In some implementations, if system 102 clusters two or more photos that have different content, system 102 may determine that the two or more photos may be used to generate a photo booth composition.

Referring again to FIG. 2, in block 206, system 102 generates one or more compositions from the selected photos based on the one or more determined composition types. In various implementations, to generate compositions from the photos, system 102 selects candidate photos from the group of photos based on the determined composition types. Continuing with the example above, system 102 may select photos in a photo burst with multiple faces and one ore more non-smiling and/or eyes-closed faces for face compositions. More example implementations of selecting photos for various composition types are described in more detail below in connection with descriptions of each composition type.

Continuing with the example above, system 102 may generate a face composition using selected photos from a group of photos to generate a face composition. More example implementations for generating compositions are described in more detail below in connection with descriptions of each composition type.

In block 208, system 102 provides the one or more generated compositions to the user. For example, in some implementations, system 102 may send a message to the user indicating that system 102 has generated a composition and has added the composition to the user's upload stream or photo album. In various implementations, system 102 may generate and cause a visual badge to overlay an image associated with the composition. In various implementations, system 102 may generate and cause a second or combined visual badge to overlay the composition, where the visual badge indicates the type of composition (e.g., a face composition, HDR composition, panorama composition, photo booth composition, etc.).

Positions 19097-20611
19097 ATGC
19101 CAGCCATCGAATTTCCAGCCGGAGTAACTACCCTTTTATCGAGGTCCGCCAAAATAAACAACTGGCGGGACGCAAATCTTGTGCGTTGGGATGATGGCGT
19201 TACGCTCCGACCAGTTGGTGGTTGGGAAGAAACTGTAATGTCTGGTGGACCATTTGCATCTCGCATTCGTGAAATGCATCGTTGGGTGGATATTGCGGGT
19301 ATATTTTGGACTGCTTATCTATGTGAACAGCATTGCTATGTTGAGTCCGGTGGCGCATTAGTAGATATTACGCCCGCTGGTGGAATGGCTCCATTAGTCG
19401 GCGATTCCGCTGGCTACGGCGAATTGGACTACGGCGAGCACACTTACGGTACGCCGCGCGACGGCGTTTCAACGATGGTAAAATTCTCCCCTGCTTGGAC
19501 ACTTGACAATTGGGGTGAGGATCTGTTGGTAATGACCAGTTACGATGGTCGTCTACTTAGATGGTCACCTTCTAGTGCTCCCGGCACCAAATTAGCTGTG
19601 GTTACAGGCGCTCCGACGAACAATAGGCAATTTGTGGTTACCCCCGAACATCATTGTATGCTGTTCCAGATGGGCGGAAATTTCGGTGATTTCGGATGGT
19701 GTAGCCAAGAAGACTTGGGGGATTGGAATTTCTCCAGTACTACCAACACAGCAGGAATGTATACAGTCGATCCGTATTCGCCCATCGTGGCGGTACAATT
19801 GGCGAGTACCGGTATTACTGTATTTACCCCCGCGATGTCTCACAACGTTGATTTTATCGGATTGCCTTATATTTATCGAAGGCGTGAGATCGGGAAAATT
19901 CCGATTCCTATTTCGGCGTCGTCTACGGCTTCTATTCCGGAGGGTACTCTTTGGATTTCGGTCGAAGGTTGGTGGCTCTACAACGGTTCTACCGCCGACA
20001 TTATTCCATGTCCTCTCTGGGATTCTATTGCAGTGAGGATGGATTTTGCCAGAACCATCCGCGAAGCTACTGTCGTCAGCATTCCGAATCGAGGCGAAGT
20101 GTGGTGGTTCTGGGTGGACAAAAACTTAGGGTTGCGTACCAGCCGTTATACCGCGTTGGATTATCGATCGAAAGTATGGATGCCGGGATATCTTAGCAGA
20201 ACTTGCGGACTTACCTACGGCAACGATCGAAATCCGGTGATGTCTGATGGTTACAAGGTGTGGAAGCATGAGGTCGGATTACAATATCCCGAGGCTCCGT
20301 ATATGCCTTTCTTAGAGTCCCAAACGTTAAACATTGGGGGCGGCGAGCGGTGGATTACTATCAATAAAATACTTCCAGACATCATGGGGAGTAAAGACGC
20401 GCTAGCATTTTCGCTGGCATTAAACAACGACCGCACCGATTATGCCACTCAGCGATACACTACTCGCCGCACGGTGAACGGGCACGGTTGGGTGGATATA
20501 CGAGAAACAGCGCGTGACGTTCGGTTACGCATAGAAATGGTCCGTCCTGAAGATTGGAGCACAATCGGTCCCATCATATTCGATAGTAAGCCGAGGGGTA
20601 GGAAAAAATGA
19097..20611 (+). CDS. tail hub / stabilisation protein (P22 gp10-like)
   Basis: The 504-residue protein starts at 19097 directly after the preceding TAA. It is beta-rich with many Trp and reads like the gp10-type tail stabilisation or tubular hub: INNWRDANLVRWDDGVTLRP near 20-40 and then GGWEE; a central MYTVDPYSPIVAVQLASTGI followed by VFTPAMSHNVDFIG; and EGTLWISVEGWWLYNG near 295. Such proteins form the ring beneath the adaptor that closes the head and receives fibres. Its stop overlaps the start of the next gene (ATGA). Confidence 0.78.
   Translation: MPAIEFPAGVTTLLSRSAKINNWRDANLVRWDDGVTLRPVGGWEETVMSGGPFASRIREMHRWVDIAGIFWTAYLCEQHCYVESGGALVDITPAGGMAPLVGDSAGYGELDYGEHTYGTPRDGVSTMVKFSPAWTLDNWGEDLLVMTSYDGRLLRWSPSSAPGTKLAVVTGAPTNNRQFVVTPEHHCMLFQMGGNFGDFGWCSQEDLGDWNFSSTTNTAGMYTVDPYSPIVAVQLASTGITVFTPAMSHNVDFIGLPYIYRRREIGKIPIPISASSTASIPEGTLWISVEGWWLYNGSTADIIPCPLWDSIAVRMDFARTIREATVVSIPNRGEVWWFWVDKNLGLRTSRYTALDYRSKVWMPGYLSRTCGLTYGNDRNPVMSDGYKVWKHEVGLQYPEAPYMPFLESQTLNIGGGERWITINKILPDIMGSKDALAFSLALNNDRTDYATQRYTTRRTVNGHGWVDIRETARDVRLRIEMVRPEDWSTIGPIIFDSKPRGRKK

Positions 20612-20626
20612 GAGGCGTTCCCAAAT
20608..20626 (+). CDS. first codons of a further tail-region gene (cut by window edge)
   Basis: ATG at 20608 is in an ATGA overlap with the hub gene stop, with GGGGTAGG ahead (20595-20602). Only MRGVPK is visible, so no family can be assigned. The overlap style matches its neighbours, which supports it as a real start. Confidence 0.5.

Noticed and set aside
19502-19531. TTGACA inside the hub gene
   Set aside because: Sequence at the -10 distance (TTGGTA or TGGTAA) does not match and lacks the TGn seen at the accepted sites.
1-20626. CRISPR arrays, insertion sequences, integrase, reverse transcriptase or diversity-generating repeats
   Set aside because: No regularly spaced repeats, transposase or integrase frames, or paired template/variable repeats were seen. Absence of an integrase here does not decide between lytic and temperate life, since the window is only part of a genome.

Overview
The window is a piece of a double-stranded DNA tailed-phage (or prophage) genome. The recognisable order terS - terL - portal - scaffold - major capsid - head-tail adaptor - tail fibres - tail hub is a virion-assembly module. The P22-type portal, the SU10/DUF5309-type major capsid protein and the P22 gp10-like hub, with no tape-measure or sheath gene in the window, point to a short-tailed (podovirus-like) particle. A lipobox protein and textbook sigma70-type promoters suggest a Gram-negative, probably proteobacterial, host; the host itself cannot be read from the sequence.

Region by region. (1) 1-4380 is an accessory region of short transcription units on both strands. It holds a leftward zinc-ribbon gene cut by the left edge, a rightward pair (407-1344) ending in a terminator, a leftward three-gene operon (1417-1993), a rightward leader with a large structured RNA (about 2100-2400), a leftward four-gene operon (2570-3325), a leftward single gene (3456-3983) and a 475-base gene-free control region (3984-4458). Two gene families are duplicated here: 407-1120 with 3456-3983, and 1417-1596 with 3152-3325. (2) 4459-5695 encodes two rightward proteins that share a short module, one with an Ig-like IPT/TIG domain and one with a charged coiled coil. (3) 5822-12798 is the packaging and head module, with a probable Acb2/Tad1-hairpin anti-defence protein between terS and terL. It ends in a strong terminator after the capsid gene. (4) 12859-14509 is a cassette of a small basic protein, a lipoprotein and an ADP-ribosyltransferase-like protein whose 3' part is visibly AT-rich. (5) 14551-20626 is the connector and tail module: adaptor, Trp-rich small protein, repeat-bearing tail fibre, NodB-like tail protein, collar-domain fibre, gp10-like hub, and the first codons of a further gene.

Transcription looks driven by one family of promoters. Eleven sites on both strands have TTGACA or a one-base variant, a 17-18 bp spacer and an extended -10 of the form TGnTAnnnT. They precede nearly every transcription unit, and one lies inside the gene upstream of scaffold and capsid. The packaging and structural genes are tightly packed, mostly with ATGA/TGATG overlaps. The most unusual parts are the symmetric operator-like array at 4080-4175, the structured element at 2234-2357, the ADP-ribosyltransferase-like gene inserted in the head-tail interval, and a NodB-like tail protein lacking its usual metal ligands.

FIG. 3 illustrates an example simplified flow diagram for generating a face composition, according to some implementations. Referring to both FIGS. 1 and 3, a method is initiated in block 302, where system 102 selects a first photo from the group of photos, where the selected photo includes an image of a face. In various implementations, the face in the first photo includes one or more elements (e.g., eyes, mouth, etc.), where at least one element in the first photo lacks a predetermined desired characteristic. For example, the eyes in the first photo may be closed.

FIG. 4 illustrates an example photo 400 showing a face 402 having closed eyes 404, according to some implementations. In some implementations, closed eyes are undesired, because they lack a predetermined desired characteristic (e.g., being open).

In block 304, system 102 selects a second photo from the group of photos, where the second photo includes an image of the face. In various implementations, the face in the second photo includes corresponding elements (e.g., eyes, mouth, etc.), where an element in the second photo has the predetermined desired characteristic. For example, the eyes in the second photo may be open.

FIG. 5 illustrates an example photo 500 where the same face 402 of FIG. 4 has open eyes 504, according to some implementations. In some implementations, open eyes are desired because they have a predetermined desired characteristic (e.g., being open).